By Rob Stein
When Victoria Gray was just 3 months old, her family discovered something was terribly wrong.
“My grandma was giving me a bath, and I was crying. So they took me to the emergency room to get me checked out,” Gray says. “That’s when they found out that I was having my first crisis.”
It was Gray’s first sickle cell crisis. These episodes are one of the worst things about sickle cell disease, a common and often devastating genetic blood disorder. People with the condition regularly suffer sudden, excruciating bouts of pain.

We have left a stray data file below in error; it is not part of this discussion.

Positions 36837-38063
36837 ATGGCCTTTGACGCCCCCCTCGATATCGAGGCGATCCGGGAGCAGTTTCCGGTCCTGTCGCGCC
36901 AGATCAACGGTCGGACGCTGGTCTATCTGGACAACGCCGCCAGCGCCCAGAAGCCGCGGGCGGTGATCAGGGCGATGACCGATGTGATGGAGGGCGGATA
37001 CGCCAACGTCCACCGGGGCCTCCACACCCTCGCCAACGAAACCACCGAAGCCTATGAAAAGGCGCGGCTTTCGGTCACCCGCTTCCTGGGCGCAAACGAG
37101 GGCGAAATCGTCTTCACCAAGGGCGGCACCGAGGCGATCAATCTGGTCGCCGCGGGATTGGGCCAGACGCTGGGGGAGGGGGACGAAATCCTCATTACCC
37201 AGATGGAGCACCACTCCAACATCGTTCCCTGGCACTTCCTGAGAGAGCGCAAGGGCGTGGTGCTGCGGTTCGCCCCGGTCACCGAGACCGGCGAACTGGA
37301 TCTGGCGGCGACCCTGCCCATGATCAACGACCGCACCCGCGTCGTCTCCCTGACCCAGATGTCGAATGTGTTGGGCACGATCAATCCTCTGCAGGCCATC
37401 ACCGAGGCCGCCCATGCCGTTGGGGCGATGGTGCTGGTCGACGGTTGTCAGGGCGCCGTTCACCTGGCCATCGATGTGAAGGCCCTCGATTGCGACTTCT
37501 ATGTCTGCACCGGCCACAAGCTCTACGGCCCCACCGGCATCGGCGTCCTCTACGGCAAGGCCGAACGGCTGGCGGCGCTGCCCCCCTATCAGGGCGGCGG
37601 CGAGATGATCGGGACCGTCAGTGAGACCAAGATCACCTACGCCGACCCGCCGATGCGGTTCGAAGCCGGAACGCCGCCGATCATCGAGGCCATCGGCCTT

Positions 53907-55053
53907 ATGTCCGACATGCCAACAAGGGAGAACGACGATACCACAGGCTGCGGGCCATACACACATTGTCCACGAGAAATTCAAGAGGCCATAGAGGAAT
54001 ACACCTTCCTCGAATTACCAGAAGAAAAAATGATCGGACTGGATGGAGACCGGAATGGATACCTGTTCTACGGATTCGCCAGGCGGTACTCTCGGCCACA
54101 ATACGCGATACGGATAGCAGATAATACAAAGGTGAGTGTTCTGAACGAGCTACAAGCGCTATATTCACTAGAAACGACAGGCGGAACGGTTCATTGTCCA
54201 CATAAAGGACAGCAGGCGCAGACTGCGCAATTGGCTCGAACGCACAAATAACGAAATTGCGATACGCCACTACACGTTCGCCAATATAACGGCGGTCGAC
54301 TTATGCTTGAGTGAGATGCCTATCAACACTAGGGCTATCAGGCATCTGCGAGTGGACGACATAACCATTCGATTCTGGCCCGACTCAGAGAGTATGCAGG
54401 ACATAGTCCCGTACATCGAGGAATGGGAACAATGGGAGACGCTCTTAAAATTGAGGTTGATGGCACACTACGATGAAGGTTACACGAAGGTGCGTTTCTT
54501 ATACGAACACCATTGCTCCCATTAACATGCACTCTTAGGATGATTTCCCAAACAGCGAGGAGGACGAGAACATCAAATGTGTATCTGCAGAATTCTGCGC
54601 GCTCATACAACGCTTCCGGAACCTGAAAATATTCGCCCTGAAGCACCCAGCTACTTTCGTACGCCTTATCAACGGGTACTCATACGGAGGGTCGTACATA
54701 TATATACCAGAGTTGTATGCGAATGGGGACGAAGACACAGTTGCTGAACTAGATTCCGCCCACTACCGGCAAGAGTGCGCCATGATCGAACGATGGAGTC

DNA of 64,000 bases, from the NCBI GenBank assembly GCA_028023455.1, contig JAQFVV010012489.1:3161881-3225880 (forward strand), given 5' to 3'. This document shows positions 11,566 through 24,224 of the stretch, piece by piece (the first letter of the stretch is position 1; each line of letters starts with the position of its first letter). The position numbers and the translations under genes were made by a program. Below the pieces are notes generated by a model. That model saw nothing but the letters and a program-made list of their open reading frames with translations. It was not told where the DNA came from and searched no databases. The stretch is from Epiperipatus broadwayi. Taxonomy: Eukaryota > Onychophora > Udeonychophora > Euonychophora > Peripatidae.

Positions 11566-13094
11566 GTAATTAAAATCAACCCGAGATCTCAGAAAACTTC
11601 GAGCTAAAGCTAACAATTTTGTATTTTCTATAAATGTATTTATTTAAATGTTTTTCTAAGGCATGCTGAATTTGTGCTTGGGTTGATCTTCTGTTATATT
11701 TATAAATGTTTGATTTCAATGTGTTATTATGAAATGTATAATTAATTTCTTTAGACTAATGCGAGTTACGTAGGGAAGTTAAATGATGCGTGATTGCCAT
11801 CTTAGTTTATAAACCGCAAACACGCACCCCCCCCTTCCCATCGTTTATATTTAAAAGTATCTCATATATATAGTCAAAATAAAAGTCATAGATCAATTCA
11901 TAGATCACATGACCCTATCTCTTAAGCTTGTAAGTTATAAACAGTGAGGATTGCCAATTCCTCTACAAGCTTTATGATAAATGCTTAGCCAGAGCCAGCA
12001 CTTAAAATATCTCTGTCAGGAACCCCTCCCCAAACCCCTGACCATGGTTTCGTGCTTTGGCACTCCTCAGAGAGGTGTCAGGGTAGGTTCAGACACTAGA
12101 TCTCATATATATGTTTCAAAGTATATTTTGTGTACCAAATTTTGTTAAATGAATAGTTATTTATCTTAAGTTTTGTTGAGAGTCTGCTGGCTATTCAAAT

“Sometimes it feels like lightning strikes in my chest — and real sharp pains all over. And it’s a deep pain. I can’t touch it and make it better,” says Gray. “Sometimes, I will be just balled up and crying, not able to do anything for myself.
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